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Friend could be more

Dear Annie

Dear Annie: I’m a senior at university. I’m living with my boyfriend this semester, so we’re in the same “family unit” and are able to be around each other without masks and social distancing.

I’ve been seeing my boyfriend — let’s call him Raul — for about a year and a half now. We’re getting along rather well, and I can really envision a future together. However, this is the first serious relationship I’ve been in, and the two of us are most likely going to be in very different places once the academic year is over. Raul’s applying to grad schools in Europe, and I’m looking to work for a nonprofit in the United States. Neither of us would feel good about letting the other compromise their plans or ambitions or dreams.

That aside, while I was back home in Vermont during the onset of the pandemic, I got to spend a lot of time with a childhood best friend — let’s call him Vermont Boy — who just broke up with his girlfriend of three years. I felt that there was a spark between us, but nothing happened over the summer. Vermont Boy and I have been texting every day since. He also has similar interests to mine and wants to stay in the States — in New England, preferably. At one point over the summer, it felt as though we were about to kiss, but I think he held back since he knew I’m in a relationship. I’m glad we didn’t kiss, but I also really wish we had.

I feel like the end is near with my boyfriend, but we live together. I feel restless every time I think about Vermont Boy. Things are still going so smoothly and sweetly between me and Raul and, for emphasis, we live together! But there is a sort of bitterness that comes with knowing we have to go our separate ways. What should I do? — At a Crossroads in Romance

Dear At a Crossroads: I don’t know if Vermont Boy is the one for you, but I know that Raul is not. Ending things now is the fairest and kindest thing that you can do for him. From there, see where things go with Vermont Boy, but also entertain the possibility of being single. Sometimes, when we can’t decide between two things, it’s because neither option is right.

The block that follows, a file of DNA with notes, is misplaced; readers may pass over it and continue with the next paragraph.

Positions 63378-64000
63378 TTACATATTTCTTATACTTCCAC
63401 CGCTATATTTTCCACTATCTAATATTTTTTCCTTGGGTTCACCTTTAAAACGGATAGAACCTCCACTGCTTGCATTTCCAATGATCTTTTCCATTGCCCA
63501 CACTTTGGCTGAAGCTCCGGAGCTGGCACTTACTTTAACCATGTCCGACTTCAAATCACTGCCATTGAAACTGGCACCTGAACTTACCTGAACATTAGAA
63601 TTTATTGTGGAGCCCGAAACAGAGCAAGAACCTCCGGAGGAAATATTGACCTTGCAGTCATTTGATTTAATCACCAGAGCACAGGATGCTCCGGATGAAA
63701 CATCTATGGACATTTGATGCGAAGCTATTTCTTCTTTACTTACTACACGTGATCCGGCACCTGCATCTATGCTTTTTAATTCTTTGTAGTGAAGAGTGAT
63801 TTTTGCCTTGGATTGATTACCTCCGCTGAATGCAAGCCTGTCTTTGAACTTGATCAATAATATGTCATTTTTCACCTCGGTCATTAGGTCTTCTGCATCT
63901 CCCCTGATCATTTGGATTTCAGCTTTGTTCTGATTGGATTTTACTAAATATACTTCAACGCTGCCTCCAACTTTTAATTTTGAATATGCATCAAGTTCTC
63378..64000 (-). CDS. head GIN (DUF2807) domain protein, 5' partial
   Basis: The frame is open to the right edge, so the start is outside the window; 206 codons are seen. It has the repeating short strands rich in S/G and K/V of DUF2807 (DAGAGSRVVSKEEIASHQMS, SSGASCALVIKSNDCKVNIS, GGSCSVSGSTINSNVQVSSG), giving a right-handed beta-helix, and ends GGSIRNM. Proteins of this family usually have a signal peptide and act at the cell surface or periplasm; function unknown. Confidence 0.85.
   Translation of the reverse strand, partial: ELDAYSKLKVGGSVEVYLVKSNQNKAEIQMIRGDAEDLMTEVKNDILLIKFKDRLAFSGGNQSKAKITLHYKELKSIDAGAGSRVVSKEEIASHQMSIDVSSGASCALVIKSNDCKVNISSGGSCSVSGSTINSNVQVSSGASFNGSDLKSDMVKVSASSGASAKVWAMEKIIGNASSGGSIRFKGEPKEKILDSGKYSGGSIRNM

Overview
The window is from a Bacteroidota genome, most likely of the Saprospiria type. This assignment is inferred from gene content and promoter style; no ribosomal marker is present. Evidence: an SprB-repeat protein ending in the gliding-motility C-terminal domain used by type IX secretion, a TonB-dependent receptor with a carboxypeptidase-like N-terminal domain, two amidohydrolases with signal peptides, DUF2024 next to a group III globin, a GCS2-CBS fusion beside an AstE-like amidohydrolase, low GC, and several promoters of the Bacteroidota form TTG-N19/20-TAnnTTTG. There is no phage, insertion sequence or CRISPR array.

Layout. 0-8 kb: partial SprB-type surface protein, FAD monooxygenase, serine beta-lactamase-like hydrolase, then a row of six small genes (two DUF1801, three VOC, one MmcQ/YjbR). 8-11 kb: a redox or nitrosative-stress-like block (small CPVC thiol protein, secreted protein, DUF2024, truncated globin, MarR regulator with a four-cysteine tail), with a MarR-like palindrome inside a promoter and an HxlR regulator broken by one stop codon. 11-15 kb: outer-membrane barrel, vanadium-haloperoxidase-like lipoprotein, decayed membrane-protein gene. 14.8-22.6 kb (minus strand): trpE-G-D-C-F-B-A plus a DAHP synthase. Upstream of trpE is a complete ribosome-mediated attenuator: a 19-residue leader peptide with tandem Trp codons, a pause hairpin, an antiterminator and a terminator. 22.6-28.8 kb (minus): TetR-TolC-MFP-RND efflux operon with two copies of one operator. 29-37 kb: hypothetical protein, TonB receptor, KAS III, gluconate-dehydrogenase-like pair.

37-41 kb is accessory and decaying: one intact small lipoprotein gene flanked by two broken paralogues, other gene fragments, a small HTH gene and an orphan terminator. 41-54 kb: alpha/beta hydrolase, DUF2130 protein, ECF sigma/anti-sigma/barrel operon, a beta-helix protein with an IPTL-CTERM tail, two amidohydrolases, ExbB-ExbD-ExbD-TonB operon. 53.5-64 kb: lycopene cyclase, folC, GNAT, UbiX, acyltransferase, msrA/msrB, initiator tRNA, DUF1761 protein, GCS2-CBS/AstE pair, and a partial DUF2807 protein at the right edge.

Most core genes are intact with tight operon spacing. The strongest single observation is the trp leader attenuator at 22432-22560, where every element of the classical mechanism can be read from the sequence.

One important caveat: Please take social distancing precautions, such as wearing masks, meeting outside, and maintaining 6 feet of distance, when seeing anyone new.

Dear Annie: I’m single but wanting a relationship. How does one go about dating in the current climate, with pandemic restrictions in place? — Looking for Mr. Right

Dear Looking: This is not an ideal time to be dating new people, but the reality is that people crave companionship. Dating websites are the main, and perhaps only, way to meet folks at the moment. Many sites offer free basic memberships and affordable premium memberships, such as OkCupid and Plenty of Fish. Try one out.

When you find a promising match, try going on a “virtual date” — e.g., order takeout from the same restaurant, and video chat while you eat it. Eventually, you may decide that you want to try an in-person date. Take the usual precautions of meeting in a safe, public place, along with the pandemic precautions of staying 6 feet apart, wearing masks and meeting outside. And communicate your safety expectations ahead of time.

Sure, this is a cumbersome amount of hoops to jump through. But it won’t be too long before life resumes more normally, and first dates will return to their normal level of awkwardness. In the meantime, embrace the slower pace of courtship during COVID-19.

“Ask Me Anything: A Year of Advice From Dear Annie” is out now. Annie Lane’s debut book — featuring favorite columns on love, friendship, family and etiquette – is available as a paperback and e-book. Go to http://www.creatorspublishing.com for more information. Send questions for Annie Lane to dearannie@creators.com.

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